Philippines Travel Warning Travel Warning
Issued by U.S. State Department
Jan 05, 2001
There has been a series of violent incidents in the Philippines recently which have made travel unsafe in certain areas. In view of these incidents, and the possibility of future occurrences, Americans traveling or residing in the Philippines are urged to review their security practices, remain aware of their surroundings and exercise extreme caution.
A series of bombs exploded in the Metro Manila area, including the cargo terminal at Ninoy Aquino International Airport (NAIA), on December 30, 2000, killing 18 people and injuring 100. In view of these incidents, and the possibility of future attacks, Americans are urged to be particularly cautious in outdoor public areas and not approach or linger in the vicinity of a bomb-related incident. Americans are cautioned not to disturb suspicious objects or packages and report the incident to local authorities. If you are involved in or observe a bomb incident, immediately notify the U.S. Embassy.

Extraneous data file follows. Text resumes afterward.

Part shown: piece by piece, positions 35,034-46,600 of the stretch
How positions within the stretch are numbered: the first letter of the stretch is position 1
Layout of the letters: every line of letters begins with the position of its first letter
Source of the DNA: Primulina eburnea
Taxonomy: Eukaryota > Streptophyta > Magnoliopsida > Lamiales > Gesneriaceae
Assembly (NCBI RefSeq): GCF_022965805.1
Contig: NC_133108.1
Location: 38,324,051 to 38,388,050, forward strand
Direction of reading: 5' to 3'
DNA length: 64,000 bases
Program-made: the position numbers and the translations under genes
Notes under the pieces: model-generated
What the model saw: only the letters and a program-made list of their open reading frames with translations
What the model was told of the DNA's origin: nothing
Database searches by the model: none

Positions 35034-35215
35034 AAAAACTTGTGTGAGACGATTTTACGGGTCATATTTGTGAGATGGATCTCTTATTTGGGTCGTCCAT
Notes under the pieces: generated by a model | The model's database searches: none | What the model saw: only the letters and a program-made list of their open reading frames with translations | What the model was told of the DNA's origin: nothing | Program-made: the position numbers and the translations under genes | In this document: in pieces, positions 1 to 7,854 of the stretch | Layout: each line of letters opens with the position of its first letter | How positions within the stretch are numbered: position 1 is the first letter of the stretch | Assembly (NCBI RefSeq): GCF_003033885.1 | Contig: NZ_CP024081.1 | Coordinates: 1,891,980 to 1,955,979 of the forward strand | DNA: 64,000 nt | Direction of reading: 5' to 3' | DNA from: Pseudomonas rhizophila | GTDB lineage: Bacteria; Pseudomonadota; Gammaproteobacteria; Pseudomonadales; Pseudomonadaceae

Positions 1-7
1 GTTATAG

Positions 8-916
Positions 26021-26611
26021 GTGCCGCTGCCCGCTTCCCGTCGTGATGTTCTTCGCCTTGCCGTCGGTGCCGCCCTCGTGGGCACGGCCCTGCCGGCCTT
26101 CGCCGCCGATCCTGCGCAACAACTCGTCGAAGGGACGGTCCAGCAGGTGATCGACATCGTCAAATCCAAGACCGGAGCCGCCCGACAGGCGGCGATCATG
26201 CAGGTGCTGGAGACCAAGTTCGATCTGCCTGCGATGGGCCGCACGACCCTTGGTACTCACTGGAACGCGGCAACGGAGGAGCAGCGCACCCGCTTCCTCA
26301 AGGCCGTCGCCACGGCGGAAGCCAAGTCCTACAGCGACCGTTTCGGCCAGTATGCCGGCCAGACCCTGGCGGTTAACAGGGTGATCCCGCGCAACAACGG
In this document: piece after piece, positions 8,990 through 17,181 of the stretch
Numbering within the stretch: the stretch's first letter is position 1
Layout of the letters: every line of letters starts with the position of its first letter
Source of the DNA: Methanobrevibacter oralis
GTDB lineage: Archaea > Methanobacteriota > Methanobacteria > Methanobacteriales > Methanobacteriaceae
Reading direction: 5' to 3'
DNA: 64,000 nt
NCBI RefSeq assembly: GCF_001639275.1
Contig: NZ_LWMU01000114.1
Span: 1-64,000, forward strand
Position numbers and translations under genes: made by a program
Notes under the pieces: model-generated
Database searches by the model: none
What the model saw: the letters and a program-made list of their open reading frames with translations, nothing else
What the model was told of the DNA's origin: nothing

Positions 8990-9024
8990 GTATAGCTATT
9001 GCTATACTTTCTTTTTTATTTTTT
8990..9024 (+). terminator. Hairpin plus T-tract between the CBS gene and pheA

Additionally, U.S. citizens are strongly cautioned to avoid all travel to the southern and western areas of the Island of Mindanao, to include Zamboanga City, due to incidents of terrorism and violence. U.S. citizens should avoid travel to the island of Basilan, Sulu, Tawi-Tawi, and Jolo located in the Sulu Archipelago in the extreme southwest of the Philippines.
Since April 2000, the Abu Sayyaf terrorist group (ASG) has taken hostage a number of Filipinos and foreign tourists. Some of these hostages were killed by their captors. In August, the same group took credit for kidnapping a U.S. citizen. There is concern that the ASG may take additional actions against U.S. citizens and other foreigners.
There have also been sporadic incidents of violence in southern Mindanao, including bombings in General Santos City and at the Cotabato Airport in Maguindanao Province, as well as bus hijackings on national highways. The Moro Islamic Liberation Front reportedly has claimed responsibility for these actions.
Again, the Department of State strongly cautions Americans against travel to the areas cited above and urges caution in travel to other parts of the Philippines. Americans should avoid large unruly crowds and political demonstrations, keep a low profile, and vary routes and times of all travel.
For further general information on travel to the Philippines, please consult the Department of States's latest Consular Information Sheet for the Philippines. This Announcement consolidates the Public Announcements for the Philippines issued September 1, 2000 and December 30, 2000. This Announcement expires on April 5, 2001.